Alcohol related trauma incidents are 100 per cent preventable
A study reviewing the causes of major trauma in Alberta over the last decade finds that most cases were largely preventable—and only further proves that we need to hold each other accountable in order to see a change.
Jessica McKee was formerly the provincial trauma epidemiologist at the School of Public Health’s Injury Prevention Centre when she published the paper online at BioMed Central earlier this year—she is now the Clinical Director at Innovative Trauma Care Inc. and continues to look for solutions to assist trauma surgeons. The paper was co-authored with Sandy Widder, an associate professor in the Department of Surgery in the Faculty of Medicine & Dentistry and director of Trauma Services at the University of Alberta Hospital, who further collaborated with the University of Calgary to gather data.
Health care centres like the University of Alberta Hospital use an intake form that checks a patient's blood alcohol content following a major trauma incident. McKee and Widder wanted to examine that registry to determine how significant alcohol was over the past ten years.
"I wanted to see how we're doing as a whole and hopefully identify opportunities for injury prevention," McKee says. "Because if the biggest cause of trauma is preventable and you can decrease those rates, you decrease a major burden on the health care system."
Ultimately they found that almost 40 per cent of all major trauma cases were alcohol-related, and that 82 per cent of those found to be intoxicated had a blood alcohol content (BAC) well over the legal driving limit. While drunk-driving incidents do count for some major trauma (25.4 percent), the fact is that the true scope of injuries caused by alcohol use is far larger than what is being captured.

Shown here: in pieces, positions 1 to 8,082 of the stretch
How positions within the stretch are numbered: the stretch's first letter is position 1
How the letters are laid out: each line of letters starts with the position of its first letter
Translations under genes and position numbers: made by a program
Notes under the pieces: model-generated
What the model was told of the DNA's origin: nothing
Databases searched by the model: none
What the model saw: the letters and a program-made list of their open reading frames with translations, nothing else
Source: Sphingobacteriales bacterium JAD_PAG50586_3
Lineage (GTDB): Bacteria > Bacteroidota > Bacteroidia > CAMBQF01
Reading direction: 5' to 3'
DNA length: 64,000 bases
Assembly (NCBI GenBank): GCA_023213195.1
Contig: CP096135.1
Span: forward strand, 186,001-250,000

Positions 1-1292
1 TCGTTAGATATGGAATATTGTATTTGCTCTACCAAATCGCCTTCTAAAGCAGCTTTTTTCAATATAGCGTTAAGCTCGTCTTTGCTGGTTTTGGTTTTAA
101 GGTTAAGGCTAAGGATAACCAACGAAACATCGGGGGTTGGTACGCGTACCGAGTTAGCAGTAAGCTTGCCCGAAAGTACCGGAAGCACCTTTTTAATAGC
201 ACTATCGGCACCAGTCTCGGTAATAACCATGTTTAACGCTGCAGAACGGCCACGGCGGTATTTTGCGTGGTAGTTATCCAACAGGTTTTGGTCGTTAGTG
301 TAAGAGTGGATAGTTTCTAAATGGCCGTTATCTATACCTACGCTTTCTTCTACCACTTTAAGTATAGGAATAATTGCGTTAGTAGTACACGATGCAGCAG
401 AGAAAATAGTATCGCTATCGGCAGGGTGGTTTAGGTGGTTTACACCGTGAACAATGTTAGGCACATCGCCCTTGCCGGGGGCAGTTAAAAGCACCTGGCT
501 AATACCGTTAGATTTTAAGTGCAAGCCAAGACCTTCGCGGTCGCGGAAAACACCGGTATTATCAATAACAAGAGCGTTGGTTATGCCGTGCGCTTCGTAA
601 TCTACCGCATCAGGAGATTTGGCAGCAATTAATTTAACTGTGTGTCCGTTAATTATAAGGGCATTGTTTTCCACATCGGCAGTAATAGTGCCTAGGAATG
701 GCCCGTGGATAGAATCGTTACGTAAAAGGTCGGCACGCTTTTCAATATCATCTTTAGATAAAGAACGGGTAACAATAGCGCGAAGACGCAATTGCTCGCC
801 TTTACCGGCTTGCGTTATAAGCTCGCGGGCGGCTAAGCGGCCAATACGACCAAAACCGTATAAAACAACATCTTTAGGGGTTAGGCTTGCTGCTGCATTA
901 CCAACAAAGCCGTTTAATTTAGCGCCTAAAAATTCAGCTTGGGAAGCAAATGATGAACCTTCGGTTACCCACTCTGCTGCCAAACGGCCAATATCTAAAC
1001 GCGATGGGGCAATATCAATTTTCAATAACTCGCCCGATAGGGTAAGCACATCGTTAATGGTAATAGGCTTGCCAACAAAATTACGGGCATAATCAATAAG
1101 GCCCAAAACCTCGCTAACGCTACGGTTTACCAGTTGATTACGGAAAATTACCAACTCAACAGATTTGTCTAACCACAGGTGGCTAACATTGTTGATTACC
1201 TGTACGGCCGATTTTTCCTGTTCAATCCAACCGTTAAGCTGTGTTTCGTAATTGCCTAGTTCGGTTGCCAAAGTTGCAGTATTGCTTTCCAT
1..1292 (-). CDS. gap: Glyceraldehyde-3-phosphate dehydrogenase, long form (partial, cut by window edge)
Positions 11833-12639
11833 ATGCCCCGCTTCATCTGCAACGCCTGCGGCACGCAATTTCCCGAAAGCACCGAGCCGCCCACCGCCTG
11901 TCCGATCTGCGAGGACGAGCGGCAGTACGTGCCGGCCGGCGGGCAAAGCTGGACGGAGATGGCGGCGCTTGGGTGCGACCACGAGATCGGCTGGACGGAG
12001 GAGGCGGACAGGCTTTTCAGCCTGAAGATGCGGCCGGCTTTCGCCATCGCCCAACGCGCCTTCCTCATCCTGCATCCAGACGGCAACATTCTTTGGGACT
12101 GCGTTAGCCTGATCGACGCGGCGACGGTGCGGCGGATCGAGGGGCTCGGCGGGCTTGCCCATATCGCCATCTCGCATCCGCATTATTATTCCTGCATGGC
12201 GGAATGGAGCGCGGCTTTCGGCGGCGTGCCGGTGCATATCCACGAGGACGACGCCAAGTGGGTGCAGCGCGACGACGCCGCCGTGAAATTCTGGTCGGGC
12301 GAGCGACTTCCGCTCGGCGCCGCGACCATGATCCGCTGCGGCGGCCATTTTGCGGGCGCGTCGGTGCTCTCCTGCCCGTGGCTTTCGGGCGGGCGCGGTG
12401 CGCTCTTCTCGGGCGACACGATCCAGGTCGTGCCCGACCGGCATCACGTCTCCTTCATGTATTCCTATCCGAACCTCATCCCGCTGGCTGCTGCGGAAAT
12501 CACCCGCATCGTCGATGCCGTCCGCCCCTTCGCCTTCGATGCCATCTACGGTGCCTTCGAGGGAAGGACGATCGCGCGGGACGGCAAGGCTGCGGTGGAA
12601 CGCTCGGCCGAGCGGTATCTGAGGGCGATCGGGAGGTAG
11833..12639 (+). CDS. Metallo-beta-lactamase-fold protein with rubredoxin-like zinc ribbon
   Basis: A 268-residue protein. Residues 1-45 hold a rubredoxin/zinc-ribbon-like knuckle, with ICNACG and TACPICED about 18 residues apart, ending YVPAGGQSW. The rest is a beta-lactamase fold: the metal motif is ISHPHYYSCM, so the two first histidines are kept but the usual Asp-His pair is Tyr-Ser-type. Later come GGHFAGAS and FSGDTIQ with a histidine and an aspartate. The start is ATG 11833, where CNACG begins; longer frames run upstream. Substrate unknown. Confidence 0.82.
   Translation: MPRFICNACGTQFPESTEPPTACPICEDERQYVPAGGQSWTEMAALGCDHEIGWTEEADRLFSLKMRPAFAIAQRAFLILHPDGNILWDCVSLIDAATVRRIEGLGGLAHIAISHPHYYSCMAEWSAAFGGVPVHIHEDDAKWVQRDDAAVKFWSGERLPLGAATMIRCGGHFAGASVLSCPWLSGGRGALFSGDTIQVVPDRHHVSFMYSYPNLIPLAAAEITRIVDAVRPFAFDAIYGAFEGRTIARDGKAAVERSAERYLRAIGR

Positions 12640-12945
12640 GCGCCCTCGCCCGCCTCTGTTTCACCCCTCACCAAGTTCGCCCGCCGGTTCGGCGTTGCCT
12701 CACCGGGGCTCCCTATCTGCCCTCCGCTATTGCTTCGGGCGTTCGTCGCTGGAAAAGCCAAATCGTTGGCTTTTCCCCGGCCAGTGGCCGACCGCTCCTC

"We found that we are not screening as many people as we could or should when they enter the Emergency Room," Widder says. "This could be because of age or stereotype, but in truth everyone should have their blood alcohol levels drawn."
McKee points out that the data gathered for this study only included major trauma. The average injury severity score (ISS) for this study was 21—in these cases the patient was severely hurt and had injured two or more body systems. But if a patient, for example, broke both of their arms and legs in an alcohol-related accident, their ISS score would only be 9—and hasn't been included in this study.
"Think about any long weekend," she goes on. "Think about how many bar fight victims take up emergency beds. Think about the incidents where a patient may not have required a hospital admission, but they required an ambulance. There are those who go to their regular doctor or a medicentre for treatment. And, of course, there are the domestic violence cases that alcohol contributes to as well.”
"When you add it up, these preventable injuries cause a huge burden on our medical system and are costing us billions of dollars per year."